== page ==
Beauty favors tradition

Over at New Liturgical Movement, my good friend Peter Kwasniewski has written about his conversion. He doesn’t mean a conversion from atheism to Christianity, or from Protestantism to Catholicism: he means a conversion from “modernity” to “traditional Catholicism.” He says that experiences of great beauty shook him out of “modernity,” that is, out of “what one might call modernism, an exaltation of our own specialness, differentness, newness, and autonomy.”

We can recognize in Peter’s description a progressivism we experience all around us. One could summarize the mindset as three claims:

1. Pre-modernity was not a period of progress. It is outdated now.

2. Modernity is a period of progress, because we value progress in itself.

3. From modernity forward, things will get better and better.

Peter recounts how he was startled into questioning his progressivism by encounters with great beauty. I don’t think this was an accident of Peter’s personality, because all experiences of great beauty have certain qualities in common.  For example, beauty is:

Timeless. When you experience something very beautiful, you become “lost in the moment”—everything else fades away. But more than that, a beautiful thing disregards the boundaries of ages: even if the beautiful object was made long ago, it speaks to the heart now. One can read a book and think, “This man said….” One cannot behold a thing as beautiful and think, “This thing spoke”—it is speaking right now. It refuses to be outdated.

Abiding. When you encounter the beautiful, you want it to stay, to last, to remain with you. You don’t want life to run past it.

Transcendent. The beautiful draws you out of yourself into something greater, brings you into the presence of the sublime, and refuses to be subordinated to anything as a means. It insists on a value other than the useful.

All of these qualities of the beautiful lean away from claims of progressivism. The beautiful implies that pre-modernity is not outdated and that placing progress at the center of a culture is unhealthy.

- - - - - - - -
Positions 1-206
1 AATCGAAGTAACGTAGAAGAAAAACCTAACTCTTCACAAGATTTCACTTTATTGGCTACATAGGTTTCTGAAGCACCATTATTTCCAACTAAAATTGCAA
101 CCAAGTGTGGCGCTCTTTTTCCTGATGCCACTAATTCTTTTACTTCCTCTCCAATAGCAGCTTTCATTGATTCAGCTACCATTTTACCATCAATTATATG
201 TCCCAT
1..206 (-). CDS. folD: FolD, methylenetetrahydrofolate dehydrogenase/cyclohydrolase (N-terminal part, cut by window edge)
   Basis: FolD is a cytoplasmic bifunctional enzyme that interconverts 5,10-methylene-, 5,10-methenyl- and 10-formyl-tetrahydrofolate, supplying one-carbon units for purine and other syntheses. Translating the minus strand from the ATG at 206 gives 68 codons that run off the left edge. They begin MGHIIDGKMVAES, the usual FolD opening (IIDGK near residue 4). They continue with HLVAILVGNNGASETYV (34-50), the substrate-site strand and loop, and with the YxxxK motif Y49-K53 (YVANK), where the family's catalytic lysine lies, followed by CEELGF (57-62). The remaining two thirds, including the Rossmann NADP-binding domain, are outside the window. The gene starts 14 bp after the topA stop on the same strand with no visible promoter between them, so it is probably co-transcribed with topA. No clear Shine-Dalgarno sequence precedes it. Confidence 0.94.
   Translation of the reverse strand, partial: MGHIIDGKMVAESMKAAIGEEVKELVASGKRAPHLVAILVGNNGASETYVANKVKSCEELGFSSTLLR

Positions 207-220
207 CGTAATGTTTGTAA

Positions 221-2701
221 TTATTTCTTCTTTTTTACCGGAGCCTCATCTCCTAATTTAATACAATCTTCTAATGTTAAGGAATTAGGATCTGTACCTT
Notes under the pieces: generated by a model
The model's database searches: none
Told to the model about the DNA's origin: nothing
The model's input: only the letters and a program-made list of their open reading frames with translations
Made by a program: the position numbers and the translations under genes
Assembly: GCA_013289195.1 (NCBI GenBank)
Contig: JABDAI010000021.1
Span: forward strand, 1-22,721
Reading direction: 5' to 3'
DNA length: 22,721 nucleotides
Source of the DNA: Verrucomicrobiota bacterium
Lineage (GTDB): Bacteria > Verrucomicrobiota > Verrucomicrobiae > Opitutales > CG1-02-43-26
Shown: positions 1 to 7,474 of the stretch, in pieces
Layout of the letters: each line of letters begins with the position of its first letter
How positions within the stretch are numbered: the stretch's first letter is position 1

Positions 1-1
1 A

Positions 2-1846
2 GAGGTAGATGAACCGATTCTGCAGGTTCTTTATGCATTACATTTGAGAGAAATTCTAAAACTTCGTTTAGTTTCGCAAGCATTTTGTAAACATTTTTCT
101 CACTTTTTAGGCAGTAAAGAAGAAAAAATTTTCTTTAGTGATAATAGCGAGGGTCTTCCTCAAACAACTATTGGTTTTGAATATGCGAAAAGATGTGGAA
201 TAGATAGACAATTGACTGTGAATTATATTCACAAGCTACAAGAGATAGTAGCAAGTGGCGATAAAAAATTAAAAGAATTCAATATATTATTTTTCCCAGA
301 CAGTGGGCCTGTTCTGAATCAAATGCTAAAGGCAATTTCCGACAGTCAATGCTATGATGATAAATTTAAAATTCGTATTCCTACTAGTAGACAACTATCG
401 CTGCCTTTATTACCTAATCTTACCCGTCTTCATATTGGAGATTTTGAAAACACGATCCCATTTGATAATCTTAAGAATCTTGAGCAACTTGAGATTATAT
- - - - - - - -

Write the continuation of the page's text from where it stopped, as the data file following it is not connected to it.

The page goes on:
But there are experiences of the beautiful that don’t lean so strongly toward tradition. For example, there is a consumerist experience of the beautiful. This goes along with something like a tourist mentality: the beauty becomes an item on a personal checklist, a conquest one has made by viewing.

There is even a progressivist version of the beautiful. We experience an undeniable “wow” moment when we see a skyscraper or a satellite in flight. This is the “wow” of science fiction. I would say the progressivist “wow” experience has three distinctive qualities:

Skyscraper1. You feel that this thing ushers in a new age. “The future is now.”

2. It seems to point beyond itself to an even further future we can only begin to imagine. It suggests the “beyond” of progress.

3. It humbles you—“I am a small part of humanity”—and makes you proud—“and we are doing great things.”

We have here a kind of transcendence of the present moment and a kind of pointing to something pointing to something greater. It is a profound experience. I enjoy it! But it is the opposite of timeless, the opposite of abiding, and really the opposite of transcendent.

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Author: Dr. Holmes

Dr. Jeremy Holmes teaches Theology at Wyoming Catholic College. He lives in Wyoming with his wife, Jacinta, and their eight children.

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